This is exactly what I was describing, albeit less succinct.  But you still have the situation where your condition tests true, so you have to include your global variable in the test condition.  Which works for a simple situation, but it just seems that you could end up with a lot of global variables, and "did it get set at the right time and set back at the right time".  All to overcome this problem of testing the same criteria on every tick, when you are really looking for it one time at each period of a time frame.  But I suppose that's how you do it.


William Roeder

There is no onPeriodClose because you can't know when a candle closes. Only when a new tick arrives that starts a new bar is the old bar closed.

Not really meaning a candle as much as the time of a peroid.  i.e. M1 has a peroid of one minute, so at 12:01:00 the period of 12:00:00 closed.  Possibly you mean the same thing by Always use time?  But how do you use time?  I read the paragraph description for OnTimer previously because I thought that would be the trick to testing a condition every minute, but it lead me to believe that it was for notification event.  However, further investigation seems like maybe OnTimer could work for such a situation.  Is that what you meant by Always use time?

roshjardine
28
roshjardine  
darkenedforest:

roshjardine

This is exactly what I was describing, albeit less succinct.  But you still have the situation where your condition tests true, so you have to include your global variable in the test condition.  Which works for a simple situation, but it just seems that you could end up with a lot of global variables, and "did it get set at the right time and set back at the right time".  All to overcome this problem of testing the same criteria on every tick, when you are really looking for it one time at each period of a time frame.  But I suppose that's how you do it.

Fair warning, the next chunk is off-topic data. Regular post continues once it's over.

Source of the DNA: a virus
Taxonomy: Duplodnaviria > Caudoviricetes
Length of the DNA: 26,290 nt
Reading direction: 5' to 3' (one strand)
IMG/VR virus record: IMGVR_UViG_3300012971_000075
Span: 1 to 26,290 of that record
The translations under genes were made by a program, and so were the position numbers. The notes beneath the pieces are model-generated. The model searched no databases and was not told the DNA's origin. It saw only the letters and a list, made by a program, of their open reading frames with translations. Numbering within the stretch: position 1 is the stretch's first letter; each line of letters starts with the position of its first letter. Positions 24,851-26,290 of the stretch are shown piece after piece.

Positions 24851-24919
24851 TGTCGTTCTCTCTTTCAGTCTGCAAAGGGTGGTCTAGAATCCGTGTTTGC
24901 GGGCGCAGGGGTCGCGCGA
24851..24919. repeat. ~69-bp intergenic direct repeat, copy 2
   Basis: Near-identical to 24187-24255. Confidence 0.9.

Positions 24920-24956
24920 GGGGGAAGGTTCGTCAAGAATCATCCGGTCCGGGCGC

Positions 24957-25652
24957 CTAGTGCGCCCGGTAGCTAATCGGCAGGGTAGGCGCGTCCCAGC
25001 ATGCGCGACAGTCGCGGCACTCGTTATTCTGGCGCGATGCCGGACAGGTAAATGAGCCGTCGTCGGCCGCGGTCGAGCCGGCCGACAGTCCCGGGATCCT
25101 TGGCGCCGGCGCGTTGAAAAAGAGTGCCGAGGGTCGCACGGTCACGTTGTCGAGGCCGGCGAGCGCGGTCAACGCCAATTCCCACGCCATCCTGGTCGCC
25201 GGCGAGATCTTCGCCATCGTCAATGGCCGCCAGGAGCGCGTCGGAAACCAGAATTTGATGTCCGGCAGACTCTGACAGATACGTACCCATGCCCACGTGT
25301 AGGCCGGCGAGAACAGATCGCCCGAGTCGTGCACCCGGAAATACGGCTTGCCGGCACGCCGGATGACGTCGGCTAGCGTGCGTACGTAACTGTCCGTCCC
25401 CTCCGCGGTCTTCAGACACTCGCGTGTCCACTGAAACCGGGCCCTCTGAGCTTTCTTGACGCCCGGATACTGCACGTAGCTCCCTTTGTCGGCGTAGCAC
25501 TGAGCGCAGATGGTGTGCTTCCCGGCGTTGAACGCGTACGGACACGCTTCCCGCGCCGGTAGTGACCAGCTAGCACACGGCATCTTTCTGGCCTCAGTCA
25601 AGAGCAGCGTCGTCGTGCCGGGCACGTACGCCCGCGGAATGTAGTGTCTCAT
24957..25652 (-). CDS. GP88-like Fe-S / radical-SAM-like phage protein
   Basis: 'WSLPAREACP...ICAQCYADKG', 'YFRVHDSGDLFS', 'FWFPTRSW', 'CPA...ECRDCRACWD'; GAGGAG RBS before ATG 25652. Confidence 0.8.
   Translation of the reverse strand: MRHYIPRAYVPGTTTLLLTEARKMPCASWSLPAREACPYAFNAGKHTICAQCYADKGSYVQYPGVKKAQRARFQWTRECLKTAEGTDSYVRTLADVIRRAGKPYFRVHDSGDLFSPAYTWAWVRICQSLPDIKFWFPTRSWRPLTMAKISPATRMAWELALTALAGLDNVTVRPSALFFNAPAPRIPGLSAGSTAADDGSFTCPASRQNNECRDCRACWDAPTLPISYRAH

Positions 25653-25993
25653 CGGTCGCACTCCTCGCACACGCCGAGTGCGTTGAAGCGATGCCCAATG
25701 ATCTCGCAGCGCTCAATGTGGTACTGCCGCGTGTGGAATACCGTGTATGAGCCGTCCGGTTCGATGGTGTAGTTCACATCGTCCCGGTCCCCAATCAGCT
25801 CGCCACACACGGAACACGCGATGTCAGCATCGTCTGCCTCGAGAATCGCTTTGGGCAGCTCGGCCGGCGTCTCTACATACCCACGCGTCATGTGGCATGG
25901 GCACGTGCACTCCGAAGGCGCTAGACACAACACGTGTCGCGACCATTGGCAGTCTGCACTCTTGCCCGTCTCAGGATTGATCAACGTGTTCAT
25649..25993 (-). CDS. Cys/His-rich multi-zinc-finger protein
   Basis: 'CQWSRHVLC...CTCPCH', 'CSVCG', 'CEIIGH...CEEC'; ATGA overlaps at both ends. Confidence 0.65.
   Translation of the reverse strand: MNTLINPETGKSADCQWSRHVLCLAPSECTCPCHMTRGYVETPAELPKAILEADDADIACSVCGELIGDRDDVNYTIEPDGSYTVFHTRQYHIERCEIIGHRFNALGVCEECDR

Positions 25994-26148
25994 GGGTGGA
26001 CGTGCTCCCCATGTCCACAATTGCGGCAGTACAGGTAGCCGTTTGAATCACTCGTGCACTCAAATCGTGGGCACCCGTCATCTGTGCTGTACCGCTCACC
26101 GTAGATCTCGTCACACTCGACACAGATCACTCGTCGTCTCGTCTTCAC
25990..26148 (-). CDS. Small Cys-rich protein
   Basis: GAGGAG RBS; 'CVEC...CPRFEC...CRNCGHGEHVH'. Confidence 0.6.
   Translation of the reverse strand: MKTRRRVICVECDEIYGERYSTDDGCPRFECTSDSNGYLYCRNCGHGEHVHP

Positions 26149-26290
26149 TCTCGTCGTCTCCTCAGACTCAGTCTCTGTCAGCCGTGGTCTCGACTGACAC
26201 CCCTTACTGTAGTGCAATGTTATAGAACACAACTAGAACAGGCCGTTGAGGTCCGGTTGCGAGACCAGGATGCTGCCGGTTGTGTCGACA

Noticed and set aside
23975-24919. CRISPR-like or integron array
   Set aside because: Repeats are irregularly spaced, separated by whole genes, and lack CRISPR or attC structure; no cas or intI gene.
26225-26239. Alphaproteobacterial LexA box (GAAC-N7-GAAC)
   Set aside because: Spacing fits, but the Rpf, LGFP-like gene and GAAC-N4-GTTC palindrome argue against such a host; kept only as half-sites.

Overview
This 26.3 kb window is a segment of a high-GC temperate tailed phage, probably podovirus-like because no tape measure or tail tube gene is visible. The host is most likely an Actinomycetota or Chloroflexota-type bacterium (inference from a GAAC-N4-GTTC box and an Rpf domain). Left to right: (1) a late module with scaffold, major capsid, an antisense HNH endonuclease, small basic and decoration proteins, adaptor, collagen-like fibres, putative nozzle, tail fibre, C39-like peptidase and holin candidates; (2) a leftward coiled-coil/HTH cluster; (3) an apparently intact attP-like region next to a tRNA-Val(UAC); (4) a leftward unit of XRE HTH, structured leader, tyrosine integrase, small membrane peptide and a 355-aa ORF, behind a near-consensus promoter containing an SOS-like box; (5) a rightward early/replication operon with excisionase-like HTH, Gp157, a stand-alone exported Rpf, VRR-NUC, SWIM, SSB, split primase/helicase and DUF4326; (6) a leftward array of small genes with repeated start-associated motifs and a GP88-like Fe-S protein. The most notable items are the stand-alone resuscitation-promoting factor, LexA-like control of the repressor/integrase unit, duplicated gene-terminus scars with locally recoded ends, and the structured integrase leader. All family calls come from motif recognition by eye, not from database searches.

William Roeder

There is no onPeriodClose because you can't know when a candle closes. Only when a new tick arrives that starts a new bar is the old bar closed.

Not really meaning a candle as much as the time of a peroid.  i.e. M1 has a peroid of one minute, so at 12:01:00 the period of 12:00:00 closed.  Possibly you mean the same thing by Always use time?  But how do you use time?  I read the paragraph description for OnTimer previously because I thought that would be the trick to testing a condition every minute, but it lead me to believe that it was for notification event.  However, further investigation seems like maybe OnTimer could work for such a situation.  Is that what you meant by Always use time?

then use OOP approach if you don't want the burden of lot global variables...
William Roeder
21808
William Roeder  

darkenedforest: Always use time?  But how do you use time? 

I read the paragraph description for OnTimer previously because I thought that would be the trick to testing a condition every minute, but it lead me to believe that it was for notification event.  However, further investigation seems like maybe OnTimer could work for such a situation.  Is that what you meant by Always use time?

  1. Do you see those lines that are blue and underlined? They are links. Click on them and they take you to more information. (#1.1 last link)
  2. It is a notification event, for equal times. Timing of new bars are not. (#1.1 second paragraph)
roshjardine
28
roshjardine  
William Roeder:
  1. Do you see those lines that are blue and underlined? They are links. Click on them and they take you to more information. (#1.1 last link)
  2. It is a notification event, for equal times. Timing of new bars are not. (#1.1 second paragraph)
i saw William's code..he's right..use static variable in your function that needs to be run once..it's common in many programming.. and also capture the time of first condition and open position..hope this helps